Local Authority should share project overrun costs with residents

Local Government
Legislation:
Ombudsmen Act 1975
Legislation display text:
Ombusdmen Act 1975
Agency:
Local Authority
Ombudsman:
Sir Brian Elwood
Case number(s):
C2507
Issue date:
Format:
HTML,
PDF,
Word
Language:
English

Complaint concerned water supply and sewerage scheme which involved 50/50 cost sharing between residents and Council—cost overrun occurred and residents asked to pay the entire overrun—Ombudsman considered this unreasonable, particularly as the residents not informed about the overrun and that the overrun amount should be shared 50/50 between Council and residents—Council accepted this view

A group of residents of a small community complained that they had been misled about the extent of the contributions they would be expected to make to new water and sewerage schemes in their locality.

The community had originally disposed of its sewage by way of septic tanks, but this system had proved unsatisfactory and was rapidly becoming a health hazard. There were also problems with the water supply, drawn from a local creek. Plans were drawn up for a sewerage system to serve the community and the cost per section was calculated at about $4,000. Plans were also drawn up for a water supply scheme, estimated to cost somewhat over $4,000 per section. Although the residents accepted the need for the sewerage system, opinion was divided on the question of a new water supply. A number of property owners felt they could not afford the cost of both schemes.

In the meantime, as a result of negotiations between the owner of an adjoining block of land and the local authority, a proposal emerged under which the owner would subdivide the land and the local authority would be able to spread the cost of the water and sewerage schemes across the newly subdivided sections thereby lowering the cost per section to existing residents. The owner of the block of land also agreed to make various other contributions, including donating land for the water supply reservoir, thus further reducing the cost of the scheme. In return, the local authority agreed to distribute the savings on a 50/50 basis between the existing section owners and the owner of the block of land to be subdivided. Although this arrangement would result in a higher cost per section for existing section owners than for purchasers of a section in the new subdivision, it was calculated that the cost per section in the old subdivision would drop to about $3,500 for the sewerage scheme and to about $2,800 for the water supply scheme. However, if this proposal was to proceed, residents had to approve it as a matter of urgency because eligibility for a subsidy for the water supply scheme from the Department of Health was about to expire.

The local authority arranged an urgent meeting with the residents to explain the benefits of the proposal. Although the basis on which the savings were to be shared was mentioned at the meeting, it was not emphasised, and no written material was given to those attending the meeting setting out the details of the proposal. On the basis of what was said, the majority of the residents, albeit with reservations, agreed to accept the proposal and the local authority proceeded on that basis. A letter was then sent to ratepayers confirming the decision to proceed with the proposal, but again details of the cost-sharing agreement were not given.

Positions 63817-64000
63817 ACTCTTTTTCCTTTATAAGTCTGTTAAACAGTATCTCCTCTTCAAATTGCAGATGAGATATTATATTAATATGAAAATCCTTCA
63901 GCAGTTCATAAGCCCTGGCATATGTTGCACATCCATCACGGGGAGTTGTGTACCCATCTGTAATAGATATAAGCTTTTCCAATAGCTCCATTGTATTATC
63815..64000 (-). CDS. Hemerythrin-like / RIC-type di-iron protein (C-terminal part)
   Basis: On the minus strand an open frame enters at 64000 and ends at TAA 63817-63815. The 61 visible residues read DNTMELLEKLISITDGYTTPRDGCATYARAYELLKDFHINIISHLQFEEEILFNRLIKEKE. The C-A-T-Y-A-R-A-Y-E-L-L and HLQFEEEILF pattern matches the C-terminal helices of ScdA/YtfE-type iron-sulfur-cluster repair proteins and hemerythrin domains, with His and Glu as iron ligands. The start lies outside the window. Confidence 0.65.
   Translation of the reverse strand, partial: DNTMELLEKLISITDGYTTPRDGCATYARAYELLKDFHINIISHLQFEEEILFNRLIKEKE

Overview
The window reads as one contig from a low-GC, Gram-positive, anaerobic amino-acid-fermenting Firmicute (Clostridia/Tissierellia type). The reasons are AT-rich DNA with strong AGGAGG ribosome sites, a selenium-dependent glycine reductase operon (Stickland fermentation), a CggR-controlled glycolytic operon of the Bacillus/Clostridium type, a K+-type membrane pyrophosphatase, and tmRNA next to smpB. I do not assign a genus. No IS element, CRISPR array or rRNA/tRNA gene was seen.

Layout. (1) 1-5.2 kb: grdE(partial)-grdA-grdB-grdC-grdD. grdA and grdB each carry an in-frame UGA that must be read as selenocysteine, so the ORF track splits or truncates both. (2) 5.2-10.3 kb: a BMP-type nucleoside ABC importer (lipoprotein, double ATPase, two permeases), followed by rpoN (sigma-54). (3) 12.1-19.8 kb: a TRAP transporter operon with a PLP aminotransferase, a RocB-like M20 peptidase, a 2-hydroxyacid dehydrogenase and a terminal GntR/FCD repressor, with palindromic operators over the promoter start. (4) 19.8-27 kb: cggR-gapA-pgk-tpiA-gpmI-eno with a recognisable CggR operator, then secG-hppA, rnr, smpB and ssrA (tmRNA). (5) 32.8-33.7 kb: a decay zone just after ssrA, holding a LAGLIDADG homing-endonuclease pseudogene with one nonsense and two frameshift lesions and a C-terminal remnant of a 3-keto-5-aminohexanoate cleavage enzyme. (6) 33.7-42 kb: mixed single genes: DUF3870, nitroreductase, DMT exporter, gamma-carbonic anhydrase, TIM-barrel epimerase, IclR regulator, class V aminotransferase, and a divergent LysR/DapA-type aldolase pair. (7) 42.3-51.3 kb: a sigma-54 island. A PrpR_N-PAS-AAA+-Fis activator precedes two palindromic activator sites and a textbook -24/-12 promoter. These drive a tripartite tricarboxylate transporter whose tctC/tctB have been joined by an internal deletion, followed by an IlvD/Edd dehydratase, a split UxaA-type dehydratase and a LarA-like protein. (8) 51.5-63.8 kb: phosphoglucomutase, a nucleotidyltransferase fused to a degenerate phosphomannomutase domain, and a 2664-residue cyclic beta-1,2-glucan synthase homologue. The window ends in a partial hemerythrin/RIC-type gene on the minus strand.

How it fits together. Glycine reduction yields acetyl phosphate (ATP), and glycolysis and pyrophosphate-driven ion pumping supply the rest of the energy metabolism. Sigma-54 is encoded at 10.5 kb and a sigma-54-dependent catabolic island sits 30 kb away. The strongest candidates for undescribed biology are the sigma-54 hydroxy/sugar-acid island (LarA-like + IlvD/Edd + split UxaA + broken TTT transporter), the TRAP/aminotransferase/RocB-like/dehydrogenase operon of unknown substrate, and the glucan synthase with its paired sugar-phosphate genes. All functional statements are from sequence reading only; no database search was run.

Work proceeded, and it appeared both schemes would be completed within budget. The owner of the newly subdivided land made the agreed contributions to the local authority which were accepted in full settlement of his obligations.  Unfortunately, there were then cost overruns on both the schemes and the local authority sought to recover the extra costs from the complainants, bringing their contribution per section to more than $6,500. When the residents found that they were being expected to pay more than twice the contribution being sought from the owners of sections in the new subdivision, they raised their concerns with the local authority and, being dissatisfied with the response they received, brought their complaint to the Ombudsmen.

The investigation found that there were deficiencies in the manner in which residents had been consulted and in the information given to them about the cost-sharing proposal negotiated between the local authority and the owner of the adjoining block of land. Ratepayers should have been given written details of the overall costs involved and how those costs were to be divided as between the ratepayers, the owner of the block of land and the local authority.

There was little doubt that the proposal itself was a good one which offered the residents both a sewerage and a water scheme at considerably less cost than would otherwise have been the case, even with the cost overruns. However, the residents had not been given an adequate opportunity to make an informed decision on whether or not to accept the proposal. Even if the residents had realised that they would only benefit from 50 per cent of the savings, they would not have expected liability for the whole of the cost overruns. The conclusion reached was that the residents’ contribution to the cost overruns should be limited to 50 per cent and the local authority accepted this view.

This case note is published under the authority of the Ombudsmen Rules 1989. It sets out an Ombudsman’s view on the facts of a particular case. It should not be taken as establishing any legal precedent that would bind an Ombudsman in future.

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